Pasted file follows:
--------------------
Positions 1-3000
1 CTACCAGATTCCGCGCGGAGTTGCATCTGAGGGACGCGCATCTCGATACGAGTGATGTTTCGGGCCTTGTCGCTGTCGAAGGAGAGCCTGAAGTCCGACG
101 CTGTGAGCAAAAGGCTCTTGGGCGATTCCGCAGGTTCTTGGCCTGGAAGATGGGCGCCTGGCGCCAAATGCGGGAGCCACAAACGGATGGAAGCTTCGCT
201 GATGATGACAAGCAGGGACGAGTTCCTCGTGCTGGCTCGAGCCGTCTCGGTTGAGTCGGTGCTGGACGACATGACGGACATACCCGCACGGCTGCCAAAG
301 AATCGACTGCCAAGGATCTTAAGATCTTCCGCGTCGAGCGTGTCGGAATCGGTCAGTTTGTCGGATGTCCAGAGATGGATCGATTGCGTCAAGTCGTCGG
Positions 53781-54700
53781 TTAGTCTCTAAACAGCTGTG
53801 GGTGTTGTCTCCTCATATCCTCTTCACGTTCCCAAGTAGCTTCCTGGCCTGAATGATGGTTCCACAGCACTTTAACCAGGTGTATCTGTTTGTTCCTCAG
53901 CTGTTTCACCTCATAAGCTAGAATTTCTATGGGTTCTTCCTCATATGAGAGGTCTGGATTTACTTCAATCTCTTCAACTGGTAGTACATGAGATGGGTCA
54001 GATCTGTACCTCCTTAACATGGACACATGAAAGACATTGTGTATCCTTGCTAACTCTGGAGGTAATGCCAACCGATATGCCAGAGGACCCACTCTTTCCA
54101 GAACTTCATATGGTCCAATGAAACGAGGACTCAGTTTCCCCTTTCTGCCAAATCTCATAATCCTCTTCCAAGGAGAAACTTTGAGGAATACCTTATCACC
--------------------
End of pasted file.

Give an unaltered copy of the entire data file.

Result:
Positions 1-3000
1 CTACCAGATTCCGCGCGGAGTTGCATCTGAGGGACGCGCATCTCGATACGAGTGATGTTTCGGGCCTTGTCGCTGTCGAAGGAGAGCCTGAAGTCCGACG
101 CTGTGAGCAAAAGGCTCTTGGGCGATTCCGCAGGTTCTTGGCCTGGAAGATGGGCGCCTGGCGCCAAATGCGGGAGCCACAAACGGATGGAAGCTTCGCT
201 GATGATGACAAGCAGGGACGAGTTCCTCGTGCTGGCTCGAGCCGTCTCGGTTGAGTCGGTGCTGGACGACATGACGGACATACCCGCACGGCTGCCAAAG
301 AATCGACTGCCAAGGATCTTAAGATCTTCCGCGTCGAGCGTGTCGGAATCGGTCAGTTTGTCGGATGTCCAGAGATGGATCGATTGCGTCAAGTCGTCGG
Positions 53781-54700
53781 TTAGTCTCTAAACAGCTGTG
53801 GGTGTTGTCTCCTCATATCCTCTTCACGTTCCCAAGTAGCTTCCTGGCCTGAATGATGGTTCCACAGCACTTTAACCAGGTGTATCTGTTTGTTCCTCAG
53901 CTGTTTCACCTCATAAGCTAGAATTTCTATGGGTTCTTCCTCATATGAGAGGTCTGGATTTACTTCAATCTCTTCAACTGGTAGTACATGAGATGGGTCA
54001 GATCTGTACCTCCTTAACATGGACACATGAAAGACATTGTGTATCCTTGCTAACTCTGGAGGTAATGCCAACCGATATGCCAGAGGACCCACTCTTTCCA
54101 GAACTTCATATGGTCCAATGAAACGAGGACTCAGTTTCCCCTTTCTGCCAAATCTCATAATCCTCTTCCAAGGAGAAACTTTGAGGAATACCTTATCACC